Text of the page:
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Andrew E. McBrayer

Carroll Free Press November 8, 1889

 
Transcribed and submitted by: 
 
The Late Andrew E. McBrayer

Mr. Andrew Erwin McBrayer, one of the oldest citizens of this section, died at his home near Draketown, Ga., Ocotober 29, 1889.

He settled on Sweetwater Creek, near Villa Rica, more than sixty years ago. He raised a large family, of whom six sons and two daughters are living in this community.

Through all his long life he was respected and honored by all who knew him. A self-reliant man who set no traps to catch success but went straight on in his plain duty; his whole life characterized by a remarkable fidelity to principle.

When about to die he called his children around him and advised them to live in this life for a better life in eternity. Only a few minutes before he died he said: "Boys, I can help you no more. Do right."

It was fitting that the last words of "Andy" McBrayer shoud be "do right." The watch words of his life, the "key note" of a character upon which no stain of dishonesty rests. His life was a rebuke to the evil, an inspiration to the upright. Though gone from earth we cannot say he is dead. Such men never die. He assisted all his children in getting comfortable homes and left an estate to be divided among them; but the inheritance left to them of which they have reason to be proud, prouder than all else, is the inheritance of a good name. "As honest as Andy McBrayer," was considered in the community in which he lived as the highest attainment of integrity and to be His friend was a recommendation to any man.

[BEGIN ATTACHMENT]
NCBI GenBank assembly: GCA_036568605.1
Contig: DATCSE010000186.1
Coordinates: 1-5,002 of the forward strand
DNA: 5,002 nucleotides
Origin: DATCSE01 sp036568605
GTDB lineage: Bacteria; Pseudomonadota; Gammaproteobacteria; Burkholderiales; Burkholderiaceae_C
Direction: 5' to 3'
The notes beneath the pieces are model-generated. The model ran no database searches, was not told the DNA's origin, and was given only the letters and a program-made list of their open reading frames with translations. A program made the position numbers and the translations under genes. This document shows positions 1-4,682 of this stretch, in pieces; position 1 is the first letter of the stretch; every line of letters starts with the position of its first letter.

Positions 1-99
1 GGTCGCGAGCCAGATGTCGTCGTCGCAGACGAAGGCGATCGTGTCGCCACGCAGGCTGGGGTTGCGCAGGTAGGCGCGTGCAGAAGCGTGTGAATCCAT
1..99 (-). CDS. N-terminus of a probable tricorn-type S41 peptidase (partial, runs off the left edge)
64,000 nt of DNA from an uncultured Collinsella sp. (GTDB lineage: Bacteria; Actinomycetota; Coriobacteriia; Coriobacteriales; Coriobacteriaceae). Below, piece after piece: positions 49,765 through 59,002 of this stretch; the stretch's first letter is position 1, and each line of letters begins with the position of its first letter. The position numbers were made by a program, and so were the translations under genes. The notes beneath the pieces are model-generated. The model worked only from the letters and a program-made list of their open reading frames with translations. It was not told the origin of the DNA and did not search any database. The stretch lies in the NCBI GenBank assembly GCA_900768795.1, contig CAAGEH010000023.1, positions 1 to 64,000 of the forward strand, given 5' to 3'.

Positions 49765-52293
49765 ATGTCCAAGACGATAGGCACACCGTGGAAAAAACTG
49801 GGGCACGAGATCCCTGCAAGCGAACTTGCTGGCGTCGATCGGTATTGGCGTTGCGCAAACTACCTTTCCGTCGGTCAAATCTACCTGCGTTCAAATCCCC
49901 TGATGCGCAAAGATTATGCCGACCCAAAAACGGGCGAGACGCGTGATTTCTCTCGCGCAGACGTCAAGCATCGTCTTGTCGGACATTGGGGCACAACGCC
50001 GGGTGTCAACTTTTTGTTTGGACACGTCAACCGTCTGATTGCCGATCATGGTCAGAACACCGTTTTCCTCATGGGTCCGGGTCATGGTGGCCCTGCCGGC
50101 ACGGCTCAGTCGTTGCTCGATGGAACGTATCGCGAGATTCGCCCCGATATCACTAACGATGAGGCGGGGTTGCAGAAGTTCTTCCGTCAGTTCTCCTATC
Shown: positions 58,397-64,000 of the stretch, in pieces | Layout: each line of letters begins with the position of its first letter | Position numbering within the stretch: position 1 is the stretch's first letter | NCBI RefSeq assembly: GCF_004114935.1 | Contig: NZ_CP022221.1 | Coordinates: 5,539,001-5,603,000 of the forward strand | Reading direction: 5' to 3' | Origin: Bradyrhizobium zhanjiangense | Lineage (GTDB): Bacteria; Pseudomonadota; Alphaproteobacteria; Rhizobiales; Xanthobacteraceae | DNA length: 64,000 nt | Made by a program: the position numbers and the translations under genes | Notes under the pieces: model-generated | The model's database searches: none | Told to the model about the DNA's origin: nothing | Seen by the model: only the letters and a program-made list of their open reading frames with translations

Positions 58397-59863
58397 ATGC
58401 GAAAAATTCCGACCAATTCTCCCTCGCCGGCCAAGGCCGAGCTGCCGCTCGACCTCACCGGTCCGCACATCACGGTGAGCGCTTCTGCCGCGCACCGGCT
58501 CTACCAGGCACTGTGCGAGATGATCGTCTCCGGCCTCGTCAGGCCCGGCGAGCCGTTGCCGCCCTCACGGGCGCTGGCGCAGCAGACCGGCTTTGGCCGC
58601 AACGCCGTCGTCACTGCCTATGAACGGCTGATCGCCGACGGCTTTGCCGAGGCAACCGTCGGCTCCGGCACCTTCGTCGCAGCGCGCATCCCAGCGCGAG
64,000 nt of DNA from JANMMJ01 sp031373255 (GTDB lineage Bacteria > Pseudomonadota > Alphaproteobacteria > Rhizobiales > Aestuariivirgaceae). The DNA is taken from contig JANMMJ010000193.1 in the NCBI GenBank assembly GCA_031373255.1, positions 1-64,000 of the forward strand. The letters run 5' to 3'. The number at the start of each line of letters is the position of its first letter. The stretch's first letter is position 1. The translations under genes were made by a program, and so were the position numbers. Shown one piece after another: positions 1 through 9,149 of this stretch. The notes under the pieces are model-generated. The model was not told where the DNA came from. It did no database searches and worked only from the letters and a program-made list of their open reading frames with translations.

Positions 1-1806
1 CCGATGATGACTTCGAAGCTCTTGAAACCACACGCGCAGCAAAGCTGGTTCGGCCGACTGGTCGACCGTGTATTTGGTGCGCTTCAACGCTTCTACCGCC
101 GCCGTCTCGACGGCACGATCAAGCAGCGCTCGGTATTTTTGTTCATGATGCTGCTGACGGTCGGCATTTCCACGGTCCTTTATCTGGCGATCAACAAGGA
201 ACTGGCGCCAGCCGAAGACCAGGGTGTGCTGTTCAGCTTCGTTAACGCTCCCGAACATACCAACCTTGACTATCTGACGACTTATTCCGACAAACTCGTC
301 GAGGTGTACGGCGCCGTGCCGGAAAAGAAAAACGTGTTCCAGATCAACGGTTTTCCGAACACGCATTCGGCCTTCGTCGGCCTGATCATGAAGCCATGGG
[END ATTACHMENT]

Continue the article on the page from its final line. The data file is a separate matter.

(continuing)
Though not a member of the church and never a professing christian---this, perhaps, the only serious mistake of his life; for his life, useful as it was, might have been infinitely more so, had he openly and before man acknowledged his God. Yet, it seems impossible that he could have lived as he did had he not been influenced by the grace of God, and those who knew him best, and loved him most, can but believe that he whose rule of action through life was "DO RIGHT" not for policy's sake but because it was right; is safe--resting in a country inhabited by those who in this life "walked uprightly, worked righteousness and spoke the truth in their hearts." He loved his own southern land and native state with a devotion which only a true patriot can love.

Living as he did near the lines of Carroll, Paulding and Haralson counties each claimed him as her citizen and they all mourn together over their loss.

His life and character are the heritage alike of his children, his community, his county, his state, and his country--and they are poorer when he is gone. Sleep on, thou pure patriot, upright man.

When those who knew him, respected him and honored him, pass the grave of his sleeping they will say: "Here lies a man who never wronged his fellow man." W.B.C.

Villa Rica, Ga., Nov. 4th, 1889

Haralson Banner and Paulding New Era please copy.



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Last modified: Wednesday, 07-Apr-2010 18:00:00 CDT